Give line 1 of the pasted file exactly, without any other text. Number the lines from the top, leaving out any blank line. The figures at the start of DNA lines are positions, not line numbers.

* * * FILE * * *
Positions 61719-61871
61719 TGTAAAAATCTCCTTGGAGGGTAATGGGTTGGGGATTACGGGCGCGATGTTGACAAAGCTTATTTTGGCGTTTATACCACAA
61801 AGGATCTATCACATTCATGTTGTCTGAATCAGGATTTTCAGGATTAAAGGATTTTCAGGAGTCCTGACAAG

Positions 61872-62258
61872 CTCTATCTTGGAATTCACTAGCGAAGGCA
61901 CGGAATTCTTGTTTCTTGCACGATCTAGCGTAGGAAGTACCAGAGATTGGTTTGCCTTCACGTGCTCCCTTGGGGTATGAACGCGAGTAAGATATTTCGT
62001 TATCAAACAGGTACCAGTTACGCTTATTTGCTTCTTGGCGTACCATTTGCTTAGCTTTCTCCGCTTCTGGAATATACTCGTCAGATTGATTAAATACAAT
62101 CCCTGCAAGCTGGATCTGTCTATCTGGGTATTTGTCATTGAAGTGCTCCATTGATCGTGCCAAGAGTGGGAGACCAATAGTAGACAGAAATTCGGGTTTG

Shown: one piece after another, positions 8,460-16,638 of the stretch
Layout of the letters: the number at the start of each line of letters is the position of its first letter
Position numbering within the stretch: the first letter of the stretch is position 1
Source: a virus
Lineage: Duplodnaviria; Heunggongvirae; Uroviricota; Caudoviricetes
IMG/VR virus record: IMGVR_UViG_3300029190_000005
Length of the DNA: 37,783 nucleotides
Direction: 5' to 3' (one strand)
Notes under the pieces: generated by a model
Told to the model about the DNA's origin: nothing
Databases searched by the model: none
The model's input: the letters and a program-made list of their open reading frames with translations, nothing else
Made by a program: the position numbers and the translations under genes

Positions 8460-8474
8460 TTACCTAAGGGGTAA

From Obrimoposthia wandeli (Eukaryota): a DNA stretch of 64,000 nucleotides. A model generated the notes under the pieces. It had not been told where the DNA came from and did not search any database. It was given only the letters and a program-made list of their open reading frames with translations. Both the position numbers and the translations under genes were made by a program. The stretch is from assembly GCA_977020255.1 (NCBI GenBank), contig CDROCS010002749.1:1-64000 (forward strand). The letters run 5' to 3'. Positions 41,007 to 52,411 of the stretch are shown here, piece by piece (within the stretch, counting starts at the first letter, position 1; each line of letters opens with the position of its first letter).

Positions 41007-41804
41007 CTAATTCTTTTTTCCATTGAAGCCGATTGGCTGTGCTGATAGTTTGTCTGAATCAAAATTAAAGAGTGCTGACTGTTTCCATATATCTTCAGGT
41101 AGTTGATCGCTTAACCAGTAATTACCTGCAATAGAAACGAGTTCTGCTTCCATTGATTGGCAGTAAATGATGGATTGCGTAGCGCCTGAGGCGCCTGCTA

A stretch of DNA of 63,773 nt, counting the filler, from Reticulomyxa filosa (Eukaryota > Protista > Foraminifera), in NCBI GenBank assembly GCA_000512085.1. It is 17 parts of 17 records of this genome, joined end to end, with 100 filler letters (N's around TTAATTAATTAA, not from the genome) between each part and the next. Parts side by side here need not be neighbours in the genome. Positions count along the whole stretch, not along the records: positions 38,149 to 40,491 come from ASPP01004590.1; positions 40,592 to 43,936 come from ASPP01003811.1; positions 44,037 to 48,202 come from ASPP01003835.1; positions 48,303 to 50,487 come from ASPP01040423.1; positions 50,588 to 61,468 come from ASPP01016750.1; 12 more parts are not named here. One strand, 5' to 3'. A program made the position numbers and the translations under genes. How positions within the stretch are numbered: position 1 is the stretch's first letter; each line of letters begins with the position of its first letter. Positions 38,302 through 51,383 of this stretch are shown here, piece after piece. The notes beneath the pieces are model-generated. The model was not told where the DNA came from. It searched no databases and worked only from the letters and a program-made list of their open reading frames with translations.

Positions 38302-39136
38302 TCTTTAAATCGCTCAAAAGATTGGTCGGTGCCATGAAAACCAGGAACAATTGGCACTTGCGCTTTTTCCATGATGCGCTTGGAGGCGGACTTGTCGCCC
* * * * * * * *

Positions 61719-61871